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Buhari urges rich nations to save disappearing Lake Chad

President Muhammadu Buhari of Nigeria has urged rich countries to do something urgent to save Lake Chad from extinction, a situation scientists have attributed to the effects of climate change.

Scientists say the Lake Chad has shrunken by 95 percent over the past 50 years. Photo credit: AP/Christophe Ena

Scientists say the Lake Chad has shrunken by 95 percent over the past 50 years. Photo credit: AP/Christophe Ena

Receiving the Director-General of the United Nations Educational, Scientific and Cultural Organisation (UNESCO), Ms Irina Bokova, in Abuja, President Buhari warned that failure to regenerate the Lake Chad would lead to another round of migration by people living in the area.

Buhari, who was in the company of seven ministers at an interactive meeting with the UNESCO chief, said Nigeria and the other countries of the Lake Chad Basin lacked the billions of dollars required to channel water from the Congo Basin into the lake to check its rapid depletion.

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Senior Special Assistance to President Buhari on Media and Publicity, Garba Shehu, disclosed this in a statement.

“Those living in the Lake Chad region have suffered untold hardship and displacement because of the violence perpetrated by Boko Haram terrorists. If there is no farming and fishing, they will dare the desert to migrate.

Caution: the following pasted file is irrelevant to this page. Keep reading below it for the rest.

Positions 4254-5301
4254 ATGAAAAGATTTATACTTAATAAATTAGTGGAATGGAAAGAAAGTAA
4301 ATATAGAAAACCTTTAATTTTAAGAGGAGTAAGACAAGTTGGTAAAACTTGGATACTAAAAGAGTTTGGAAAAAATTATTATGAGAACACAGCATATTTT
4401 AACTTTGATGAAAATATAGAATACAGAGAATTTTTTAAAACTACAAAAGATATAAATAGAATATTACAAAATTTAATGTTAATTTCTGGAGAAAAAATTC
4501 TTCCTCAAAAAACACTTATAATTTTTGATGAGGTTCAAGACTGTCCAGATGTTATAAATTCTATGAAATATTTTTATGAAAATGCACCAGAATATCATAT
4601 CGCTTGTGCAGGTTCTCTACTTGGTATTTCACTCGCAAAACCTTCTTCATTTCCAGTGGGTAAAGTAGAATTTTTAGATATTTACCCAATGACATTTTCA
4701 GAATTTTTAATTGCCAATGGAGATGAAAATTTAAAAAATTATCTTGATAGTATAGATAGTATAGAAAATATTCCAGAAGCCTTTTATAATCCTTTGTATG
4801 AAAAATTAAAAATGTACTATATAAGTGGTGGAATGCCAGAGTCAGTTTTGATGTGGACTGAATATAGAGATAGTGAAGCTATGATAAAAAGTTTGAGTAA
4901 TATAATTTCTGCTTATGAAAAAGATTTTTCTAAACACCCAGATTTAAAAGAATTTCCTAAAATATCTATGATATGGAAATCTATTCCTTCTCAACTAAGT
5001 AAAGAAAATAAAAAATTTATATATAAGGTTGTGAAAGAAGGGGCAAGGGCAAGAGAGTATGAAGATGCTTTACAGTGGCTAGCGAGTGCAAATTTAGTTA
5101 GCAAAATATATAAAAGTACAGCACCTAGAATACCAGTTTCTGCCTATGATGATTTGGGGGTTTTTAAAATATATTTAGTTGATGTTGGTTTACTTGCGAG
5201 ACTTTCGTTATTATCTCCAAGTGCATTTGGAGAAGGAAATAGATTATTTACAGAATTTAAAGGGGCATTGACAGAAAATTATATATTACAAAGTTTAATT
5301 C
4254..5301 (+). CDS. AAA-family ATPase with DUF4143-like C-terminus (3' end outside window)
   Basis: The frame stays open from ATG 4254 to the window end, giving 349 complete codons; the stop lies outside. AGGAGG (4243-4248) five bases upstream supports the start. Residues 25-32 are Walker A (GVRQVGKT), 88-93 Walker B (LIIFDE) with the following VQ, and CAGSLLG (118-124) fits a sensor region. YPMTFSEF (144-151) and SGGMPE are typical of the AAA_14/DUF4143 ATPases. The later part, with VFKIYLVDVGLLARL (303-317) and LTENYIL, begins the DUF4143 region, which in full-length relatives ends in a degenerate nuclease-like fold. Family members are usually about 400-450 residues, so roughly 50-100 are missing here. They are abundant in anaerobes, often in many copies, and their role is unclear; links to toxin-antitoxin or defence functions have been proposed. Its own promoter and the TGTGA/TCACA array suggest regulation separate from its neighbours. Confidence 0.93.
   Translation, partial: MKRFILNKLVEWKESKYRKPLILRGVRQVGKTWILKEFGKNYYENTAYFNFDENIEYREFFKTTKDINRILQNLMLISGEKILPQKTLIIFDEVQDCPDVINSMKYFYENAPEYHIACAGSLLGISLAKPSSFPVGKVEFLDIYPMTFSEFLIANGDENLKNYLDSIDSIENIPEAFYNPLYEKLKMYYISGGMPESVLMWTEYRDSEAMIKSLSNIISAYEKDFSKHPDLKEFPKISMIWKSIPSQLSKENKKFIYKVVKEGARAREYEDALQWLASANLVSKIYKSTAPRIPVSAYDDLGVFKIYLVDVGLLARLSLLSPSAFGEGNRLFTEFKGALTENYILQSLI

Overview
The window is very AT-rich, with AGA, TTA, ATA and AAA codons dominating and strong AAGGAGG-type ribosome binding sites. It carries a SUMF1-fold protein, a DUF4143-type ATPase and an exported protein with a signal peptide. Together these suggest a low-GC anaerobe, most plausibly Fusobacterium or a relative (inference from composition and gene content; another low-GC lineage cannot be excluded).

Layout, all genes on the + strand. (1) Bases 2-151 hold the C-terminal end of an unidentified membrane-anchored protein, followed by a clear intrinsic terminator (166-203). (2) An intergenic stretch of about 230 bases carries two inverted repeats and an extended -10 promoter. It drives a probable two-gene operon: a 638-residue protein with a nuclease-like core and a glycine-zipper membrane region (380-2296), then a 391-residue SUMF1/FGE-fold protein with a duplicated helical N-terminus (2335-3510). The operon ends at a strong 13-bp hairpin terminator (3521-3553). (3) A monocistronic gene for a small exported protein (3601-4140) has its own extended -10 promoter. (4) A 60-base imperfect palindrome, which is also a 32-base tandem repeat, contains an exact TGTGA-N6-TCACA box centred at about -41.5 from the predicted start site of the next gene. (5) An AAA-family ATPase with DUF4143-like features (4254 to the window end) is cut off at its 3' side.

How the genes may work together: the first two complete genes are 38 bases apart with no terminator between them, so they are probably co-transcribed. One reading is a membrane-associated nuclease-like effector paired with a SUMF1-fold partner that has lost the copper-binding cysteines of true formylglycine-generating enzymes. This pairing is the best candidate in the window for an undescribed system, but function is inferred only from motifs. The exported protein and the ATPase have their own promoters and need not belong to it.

“Unless the developed countries make concerted efforts to complete the feasibility study, mobilise resources and technology to start the water transfer from the Congo Basin, the Lake Chad will dry up. The people will go somewhere and they will create problems for those countries,” the president told the visiting UN official.

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President Buhari commended UNESCO’s support to Nigeria particularly on the ongoing rehabilitation work in the North East and reintegration of Internally Displaced Persons (IDPs).

He said the pathetic situation of IDPs requires immediate and urgent response from international organisations such as UNSECO to provide infrastructure, health and education for the people in the area.

Ms. Bokova, who commenced a week-long visit to West and Central Africa on August 6, said she was in Nigeria to strengthen the organisation’s programme in the areas of science and technology, gender and youth development, culture, water resources development, as well as health and environment.

By Mohammad Ibrahim

One comment

  1. The problem of Lake Chad should be seen as an African problem. hence the solution must first start with African countries before we start seeking for external help. All countries in Africa must collaborate on how the large water body should be saved from extinction. Heaven helps those who help themselves.


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